So what does the NHL's Guardian Project have to do with fantasy hockey, you ask? Well, there are a few reasons for the relationship and every one of them is a stretch. But bear with me.
When I was 11 until about 15 I collected comics. Mostly Marvel, which meant mostly Stan Lee. So when I first heard about the Guardian Project, I was pretty interested. After seeing the first few heroes released, the excitement grew. I couldn't believe all the negative press that the project got in the blogosphere. These bloggers, generally men in their 30s, laughed it off. But they didn't – and still don't – see what I'm seeing. A brilliant effort by the league to bring in new eyeballs. And I don't mean attract the 40-year-old football fan. I mean get the fan before he (or she) is at an age where they have fully decided upon their sport. Age 9-14.
Fantasy hockey is another method of bringing in new fans. If you join a hockey pool and you don't watch hockey, then you find yourself watching the odd game. If you're a casual fan who watches six or eight games a year, if you join a hockey pool then you find by season's end you have watched 15 or 20. This is a statistical fact, based on a recent study (albeit on the NFL) in the United States.
Fantasy hockey is a growing industry, and bringing in new young fans is very much in my best interest. So for that reason, and because Stan Lee is an icon, I want on board. Let me help you understand this project. I spoke with Mark Schultz of the NHL and Adam Baratta of Guardian Media Entertainment and gathered all the information I could.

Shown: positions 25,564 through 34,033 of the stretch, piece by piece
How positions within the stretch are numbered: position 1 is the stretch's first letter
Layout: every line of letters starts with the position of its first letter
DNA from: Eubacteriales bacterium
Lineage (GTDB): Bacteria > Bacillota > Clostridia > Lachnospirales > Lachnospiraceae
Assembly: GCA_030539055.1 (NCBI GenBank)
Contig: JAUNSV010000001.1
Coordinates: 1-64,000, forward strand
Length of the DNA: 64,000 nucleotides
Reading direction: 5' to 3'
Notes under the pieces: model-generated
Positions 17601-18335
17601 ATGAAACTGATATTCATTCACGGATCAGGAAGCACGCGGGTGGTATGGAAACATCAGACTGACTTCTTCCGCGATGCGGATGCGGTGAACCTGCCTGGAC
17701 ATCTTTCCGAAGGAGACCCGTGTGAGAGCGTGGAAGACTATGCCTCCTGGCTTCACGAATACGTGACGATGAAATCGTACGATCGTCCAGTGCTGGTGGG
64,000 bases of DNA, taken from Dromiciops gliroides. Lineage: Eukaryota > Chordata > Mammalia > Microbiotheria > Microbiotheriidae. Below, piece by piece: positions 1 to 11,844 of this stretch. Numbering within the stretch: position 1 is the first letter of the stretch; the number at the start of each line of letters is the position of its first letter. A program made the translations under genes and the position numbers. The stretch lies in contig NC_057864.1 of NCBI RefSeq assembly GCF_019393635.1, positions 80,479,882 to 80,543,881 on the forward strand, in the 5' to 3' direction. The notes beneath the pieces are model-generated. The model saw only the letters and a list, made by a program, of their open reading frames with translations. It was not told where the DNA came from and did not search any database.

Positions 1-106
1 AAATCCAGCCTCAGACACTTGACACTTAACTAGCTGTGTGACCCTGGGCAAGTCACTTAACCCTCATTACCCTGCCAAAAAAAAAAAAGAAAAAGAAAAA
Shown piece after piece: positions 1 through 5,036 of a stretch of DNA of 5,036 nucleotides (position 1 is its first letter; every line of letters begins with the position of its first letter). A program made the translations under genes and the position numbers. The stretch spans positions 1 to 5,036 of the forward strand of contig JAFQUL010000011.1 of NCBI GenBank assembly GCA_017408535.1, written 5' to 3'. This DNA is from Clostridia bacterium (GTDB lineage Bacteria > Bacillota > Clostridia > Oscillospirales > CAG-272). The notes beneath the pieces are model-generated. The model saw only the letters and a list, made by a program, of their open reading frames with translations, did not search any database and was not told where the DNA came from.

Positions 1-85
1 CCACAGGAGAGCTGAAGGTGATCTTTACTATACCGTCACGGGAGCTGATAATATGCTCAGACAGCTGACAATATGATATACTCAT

This thing goes deep. The idea was not just about drawing cool pictures. These characters each have extensive backgrounds, the storyline has a running plot and absolutely a future. They won't disappear after the All-Star game. In fact, Schultz mentioned the "Pro Stars" cartoon from the 80's (remember Wayne Gretzky, Michael Jordan and Bo Jackson?) a couple of times, indicating that the league hopes for a regular comic book series and a weekly cartoon.
They don't expect a 36-year-old blogger, or a 46-year-old print journalist to get it. They want the characters to be cool enough to attract ongoing attention from the younger generation. It's about brand recognition. Ask 1000 random 10-year-old boys what a Nashville Predator is and 999 will give you blank stares. If this project succeeds as the NHL hopes, then 200 or 300 will answer that question in a few weeks.
There has been a lot of criticism from bloggers about these characters stealing traits and/or appearance from heroes already invented. That's true. In fact, it's blatantly obvious. But ridiculing it is like ridiculing the sky for being blue. Because the fact of the matter is – in the comic book world, all looks and special powers have been done three times over. Of course you'll find similarities in every one of these heroes. Also consider the fact that the Guardian Project was very limited in what they could with each character. They couldn't very well make the Shark a hero who flies through the air, shoots fire, and wears a yellow uniform could they? So I do laugh when the bloggers make a joke about how the latest guardian looks like a cross between Hero A and Hero B. But I'm laughing at them and not with them. Because it's so completely lost on them. For those not as